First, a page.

By Sarah Townsend, Head of Grants Policy – This article originally appeared in The Protagonist.
It’s a feeling we have all experienced when using online services. It is that feeling of frustration caused by the fact that the system is too clunky, the screen is too cluttered, we are being asked too many questions or we have had to enter data multiple times. I’m sure that people have felt that way when applying to the Research Councils for a grant and that’s something we want to tackle.
Research Councils are in the midst of a major project to redesign our grants service. This is not only a great opportunity to replace our outdated technology but we are also using the opportunity to look at the way we do grant funding across Research Councils and ask ourselves what could we do better. Where can we make things simpler? Are there ways to make our policies and processes more streamlined? We want to improve the service for applicants and other users, both internal and external.
Our current grants system – the joint electronic submission service (Je-S) – is reaching the end of its useful life and we know that researchers love it and hate it in equal measures. Ahead for its time when it was introduced, it is now like a well-worn and well-loved pair of slippers – we know that it will be a wrench for some when our new service comes online.
The good news is that the new service will enable us to deliver some really important improvements for the community such as greater interoperability with research organisations’ systems. Within the Higher Education sector there are many systems and data that, at the moment, do not communicate with each other. This means that information cannot flow through these different systems and users have to enter the same information multiple times.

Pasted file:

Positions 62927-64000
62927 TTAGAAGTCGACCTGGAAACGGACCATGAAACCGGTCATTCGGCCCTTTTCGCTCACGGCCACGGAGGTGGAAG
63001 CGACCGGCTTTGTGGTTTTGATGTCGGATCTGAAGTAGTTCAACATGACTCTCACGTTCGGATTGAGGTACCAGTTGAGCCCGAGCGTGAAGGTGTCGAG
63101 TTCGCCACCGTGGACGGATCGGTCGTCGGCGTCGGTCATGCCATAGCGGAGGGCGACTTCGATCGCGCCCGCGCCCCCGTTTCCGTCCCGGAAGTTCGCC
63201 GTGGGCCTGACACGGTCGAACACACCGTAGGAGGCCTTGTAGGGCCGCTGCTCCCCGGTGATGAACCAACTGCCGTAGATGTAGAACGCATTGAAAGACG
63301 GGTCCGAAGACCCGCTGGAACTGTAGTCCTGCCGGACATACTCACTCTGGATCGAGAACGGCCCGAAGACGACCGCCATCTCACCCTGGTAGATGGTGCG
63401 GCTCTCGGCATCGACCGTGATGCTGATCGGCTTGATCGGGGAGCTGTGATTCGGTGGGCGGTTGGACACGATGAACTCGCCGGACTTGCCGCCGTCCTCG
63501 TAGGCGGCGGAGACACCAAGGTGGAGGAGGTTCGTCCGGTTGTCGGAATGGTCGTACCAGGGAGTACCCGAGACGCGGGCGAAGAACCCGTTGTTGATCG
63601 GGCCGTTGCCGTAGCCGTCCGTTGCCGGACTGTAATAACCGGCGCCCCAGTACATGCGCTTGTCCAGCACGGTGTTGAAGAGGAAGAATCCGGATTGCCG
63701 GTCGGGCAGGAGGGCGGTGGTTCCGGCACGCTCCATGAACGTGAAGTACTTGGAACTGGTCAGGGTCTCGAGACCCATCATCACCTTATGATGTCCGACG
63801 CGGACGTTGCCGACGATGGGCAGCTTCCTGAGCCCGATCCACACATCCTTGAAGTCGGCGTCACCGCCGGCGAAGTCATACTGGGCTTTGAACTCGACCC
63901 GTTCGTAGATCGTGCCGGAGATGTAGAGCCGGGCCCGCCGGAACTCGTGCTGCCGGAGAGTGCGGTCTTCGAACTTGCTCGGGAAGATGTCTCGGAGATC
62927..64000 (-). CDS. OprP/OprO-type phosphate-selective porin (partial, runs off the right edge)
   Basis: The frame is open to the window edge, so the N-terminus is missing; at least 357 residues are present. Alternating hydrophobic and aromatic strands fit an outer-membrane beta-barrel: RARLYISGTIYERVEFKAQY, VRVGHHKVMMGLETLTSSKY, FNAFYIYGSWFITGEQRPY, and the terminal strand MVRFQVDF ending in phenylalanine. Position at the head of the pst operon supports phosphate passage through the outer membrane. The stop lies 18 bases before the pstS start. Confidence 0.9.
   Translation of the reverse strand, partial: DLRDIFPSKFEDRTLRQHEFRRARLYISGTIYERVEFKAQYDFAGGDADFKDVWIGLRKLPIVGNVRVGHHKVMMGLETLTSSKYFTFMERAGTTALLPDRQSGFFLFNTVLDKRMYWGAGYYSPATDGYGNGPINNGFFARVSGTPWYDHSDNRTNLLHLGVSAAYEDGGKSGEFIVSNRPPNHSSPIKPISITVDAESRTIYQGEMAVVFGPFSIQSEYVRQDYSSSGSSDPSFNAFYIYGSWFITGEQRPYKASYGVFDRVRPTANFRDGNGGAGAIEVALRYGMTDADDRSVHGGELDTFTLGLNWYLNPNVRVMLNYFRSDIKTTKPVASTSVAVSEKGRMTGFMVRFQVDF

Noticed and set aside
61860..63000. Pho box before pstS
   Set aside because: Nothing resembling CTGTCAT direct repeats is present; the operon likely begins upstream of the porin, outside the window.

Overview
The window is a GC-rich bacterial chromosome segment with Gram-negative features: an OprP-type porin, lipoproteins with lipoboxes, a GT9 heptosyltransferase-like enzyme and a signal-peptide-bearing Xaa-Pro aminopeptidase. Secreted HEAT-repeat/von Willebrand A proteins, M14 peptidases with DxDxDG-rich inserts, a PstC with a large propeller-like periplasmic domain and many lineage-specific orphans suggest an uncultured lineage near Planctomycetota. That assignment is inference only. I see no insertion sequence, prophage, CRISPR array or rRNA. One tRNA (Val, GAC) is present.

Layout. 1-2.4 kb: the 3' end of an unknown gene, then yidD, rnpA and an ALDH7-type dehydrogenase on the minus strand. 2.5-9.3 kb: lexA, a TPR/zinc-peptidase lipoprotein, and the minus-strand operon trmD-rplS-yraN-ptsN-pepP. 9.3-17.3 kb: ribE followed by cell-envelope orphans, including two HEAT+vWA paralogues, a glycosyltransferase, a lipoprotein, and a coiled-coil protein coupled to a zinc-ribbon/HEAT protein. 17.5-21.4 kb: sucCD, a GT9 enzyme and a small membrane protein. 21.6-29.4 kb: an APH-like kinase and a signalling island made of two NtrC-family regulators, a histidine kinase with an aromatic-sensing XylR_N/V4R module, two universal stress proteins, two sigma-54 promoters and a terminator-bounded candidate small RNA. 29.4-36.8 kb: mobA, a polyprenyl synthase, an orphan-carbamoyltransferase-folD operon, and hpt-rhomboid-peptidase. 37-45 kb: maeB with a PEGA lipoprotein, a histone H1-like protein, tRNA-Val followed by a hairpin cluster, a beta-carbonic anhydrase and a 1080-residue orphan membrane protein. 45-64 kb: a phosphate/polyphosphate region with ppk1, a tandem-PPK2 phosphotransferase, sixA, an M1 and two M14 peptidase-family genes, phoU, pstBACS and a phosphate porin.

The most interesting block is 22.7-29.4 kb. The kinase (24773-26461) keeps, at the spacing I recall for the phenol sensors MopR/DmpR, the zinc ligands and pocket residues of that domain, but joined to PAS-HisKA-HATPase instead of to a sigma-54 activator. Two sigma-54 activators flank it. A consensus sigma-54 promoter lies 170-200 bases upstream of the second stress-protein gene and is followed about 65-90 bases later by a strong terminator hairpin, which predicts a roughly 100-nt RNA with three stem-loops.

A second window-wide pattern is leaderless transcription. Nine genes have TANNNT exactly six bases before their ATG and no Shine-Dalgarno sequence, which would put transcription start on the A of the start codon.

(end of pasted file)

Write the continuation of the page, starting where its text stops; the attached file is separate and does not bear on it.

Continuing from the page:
The new grants service will push us farther forward by helping us achieve a more connected infrastructure and cut inefficiencies for everyone using the service. In future, we want to be able to reuse information that already exists in other systems wherever possible to reduce the amount of time applicants spend filling in a grant application. We also want to have simpler guidance and only ask for information that we actually need.
WELCOME TO THE NEW GRANTS SERVICE INTERFACE
The new grants service is being developed with user needs at the front of everyone’s minds. To give you some insight into how this works, the user research team has been finding out what users like you want the grants service to do. They have spoken to applicants, peer reviewers, panel members, research organisation administrators and Research Council staff. Then they tell the service designers what they discovered. The service designers are bringing these users’ needs to life throughout the user journey).
Moreover, whilst the grants service will be hosted on the ac.uk domain, the screens are based on the gov.uk platform. Therefore, the new grants service will look and feel a lot like this platform. If you have taxed your vehicle or shared your driving license information in the last few years, chances are you will have already used a gov.
uk service, and like applying to tax your vehicle, we expect the new grants service to be very intuitive to use. Hopefully, you will feel right at home.
Also, we have great news for applicants applying to Research Councils and Innovate UK: we are developing a single unified grants service! This means you have a very similar experience when applying to both organisations.
SO WHERE ARE WE NOW?
A panel of government digital service assessors recently reviewed the project and has given us a pass on the alpha stage. So what does that mean? During the alpha stage of the project the team built prototypes to meet some key user needs and iterated those through user feedback. They also scoped what the end-to-end service would look like.
So what’s next? Having passed this assessment the team can now progress into the beta stage. In this stage the team will extend those early prototypes into a full end-to-end prototype and test with users. Initially, this will be a private beta, which means that access will be restricted rather than available to all. The aim is to be able to run a small number of funding opportunities through the new service in 2017 and to have transitioned fully in 2018. Throughout the development we will continue to test with users. The work is done in very small chunks with continual iteration based on the feedback received. If you want to know more you can sign up to our mailing list http://eepurl.com/bXNziH and check out the information available on the RCUK website www.rcuk. ac.uk/funding/2017update.